Look Back With Little: A closer look at why we have lost so many pubs
Readers of provincial newspapers such as the Banbury Guardian cannot fail to have become aware of pub closures some of which have been averted by town and village communities rising to the challenge to save them.
Today I want to explore reasons for their concern.
In her book The Inns and Taverns and Beerhouses of Banbury published by the Oxfordshire Family History Society in 1998, Vera Wood studied their locations. The first of these was Bridge Street (Cow Fair/Beast Market).
Taking the period from the 15th century to the 1990s it was possible to identify 24 licensed premises. All have been lost to the trade and only two survive as buildings, namely the Crown and the Albion. The former was a popular venue for dinner dances, especially around Christmas time, and the latter attracted off duty railwaymen especially when Mrs Caroline Curtis was mine host (1920-1947).
The history of Banbury is such that inns and taverns have been key elements in its typicality as a market town.
At the height of Banbury’s importance in this area it was the veritable army of village carriers who made considerable demands on yard space and stabling provided by a significant number of inns, taverns and beerhouses.
In 1861 Hunt of Eydon came to the Waggon and Horses in Butchers Row every Monday and Thursday. Vera Wood records that this Hunt Edmunds house was licensed to accommodate up to twelve horses. By contrast the Struggler in Mill Lane was a canal-linked establishment because several of its licensees were part of boating families, notably Frederick William Tooley (1903-06), Thomas Hambridge junior (1910-13) and Thomas Hambridge senior (1913-31).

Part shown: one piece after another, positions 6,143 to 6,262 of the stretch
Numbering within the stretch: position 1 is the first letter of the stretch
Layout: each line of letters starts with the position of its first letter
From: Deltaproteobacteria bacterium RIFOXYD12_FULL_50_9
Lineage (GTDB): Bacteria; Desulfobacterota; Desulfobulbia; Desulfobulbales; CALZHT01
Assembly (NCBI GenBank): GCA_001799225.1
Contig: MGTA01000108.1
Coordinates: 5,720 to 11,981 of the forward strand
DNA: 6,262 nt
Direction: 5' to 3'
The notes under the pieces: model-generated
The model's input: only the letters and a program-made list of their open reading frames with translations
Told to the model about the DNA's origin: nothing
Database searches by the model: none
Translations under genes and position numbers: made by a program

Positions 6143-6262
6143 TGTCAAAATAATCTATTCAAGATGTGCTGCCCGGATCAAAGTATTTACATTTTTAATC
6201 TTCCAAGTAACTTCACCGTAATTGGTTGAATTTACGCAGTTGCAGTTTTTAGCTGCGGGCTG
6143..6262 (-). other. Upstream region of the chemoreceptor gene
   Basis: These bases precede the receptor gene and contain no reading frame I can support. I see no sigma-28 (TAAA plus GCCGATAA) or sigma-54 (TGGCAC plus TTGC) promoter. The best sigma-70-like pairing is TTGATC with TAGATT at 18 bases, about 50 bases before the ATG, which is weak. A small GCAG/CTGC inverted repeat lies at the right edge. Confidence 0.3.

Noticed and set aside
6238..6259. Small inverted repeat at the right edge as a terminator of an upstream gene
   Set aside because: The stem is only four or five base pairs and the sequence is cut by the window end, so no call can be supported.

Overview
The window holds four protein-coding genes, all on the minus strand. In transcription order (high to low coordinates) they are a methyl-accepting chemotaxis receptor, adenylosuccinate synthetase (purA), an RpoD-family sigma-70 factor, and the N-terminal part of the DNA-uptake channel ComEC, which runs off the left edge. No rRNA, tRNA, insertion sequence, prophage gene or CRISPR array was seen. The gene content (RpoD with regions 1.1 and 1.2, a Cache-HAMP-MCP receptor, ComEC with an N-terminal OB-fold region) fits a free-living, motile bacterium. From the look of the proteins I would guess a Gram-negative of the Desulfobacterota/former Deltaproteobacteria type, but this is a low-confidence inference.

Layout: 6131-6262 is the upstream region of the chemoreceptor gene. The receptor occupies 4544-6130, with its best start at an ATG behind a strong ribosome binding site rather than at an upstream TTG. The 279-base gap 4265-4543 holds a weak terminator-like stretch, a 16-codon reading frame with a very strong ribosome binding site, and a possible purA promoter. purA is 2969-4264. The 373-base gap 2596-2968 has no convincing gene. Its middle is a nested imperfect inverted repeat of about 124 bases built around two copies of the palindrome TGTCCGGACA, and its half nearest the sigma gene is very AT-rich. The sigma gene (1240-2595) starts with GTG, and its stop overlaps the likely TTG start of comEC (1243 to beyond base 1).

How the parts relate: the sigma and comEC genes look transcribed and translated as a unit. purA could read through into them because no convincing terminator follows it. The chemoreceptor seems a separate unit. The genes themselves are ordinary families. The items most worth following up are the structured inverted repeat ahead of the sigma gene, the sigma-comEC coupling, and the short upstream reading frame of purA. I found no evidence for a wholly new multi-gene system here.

Farmers made up a huge proportion of pub customers on market days especially Thursdays. There was a very large social side to buying and selling at the Grimsbury- based Midland Marts. Many inns and hotels provided a market ordinary lunch at a reduced rate, which was whatever the landlords were cooking on that day. The closure of the market in 1998 took away this regular trade influx contributing to the life of the town.
On Canal Sunday Banbury Civic Society aimed to raise community awareness of the dwindling number of licensed premises, especially what may be termed ‘locals’, and the need to address the issue of further loss of the Banburyness of the town.
One of the photographs on their board was of just such a local opened before 1857, which was originally known as the Mechanics Arms.
By the late 1860s it has become the Britannia. Its address in Windsor Street placed it near the canal and railway stations but also part of a pattern of town extension roads which took shape during the 1840s and 1850s and paved the way for industrialisation.
Subsequent construction of terrace houses became homes to working class people who would have considered the Britannia a popular choice.
Today the building stands forlorn alongside the busy Windsor Street car park. A plaque embedded into the stonework reminds us that here was a Hunt Edmunds beerhouse. The design of the brewery plaque is very Banbury related: apart from its hop leaf border centre stage is occupied by the 1859 Cross and the Lady on the White Horse, key town assets.
Closer examination of the building reveals that sometime after Vera Wood published her book it became a Free House known as the Blarney Stone under the direction of Shannon Taverns Ltd.
Despite the lengthy period it has been closed there is still interesting evidence of an attempt to attract a new clientele. Cocktails were available between 5pm and 7pm and all day every Friday.
A ‘To Let’ board disguises the fact that with the loss of the housing that provided its customers, the location is not favourable to a pub revival even if only for lunchtime snacks and its permanent loss may be considered inevitable. This does not rule out other community uses for the building.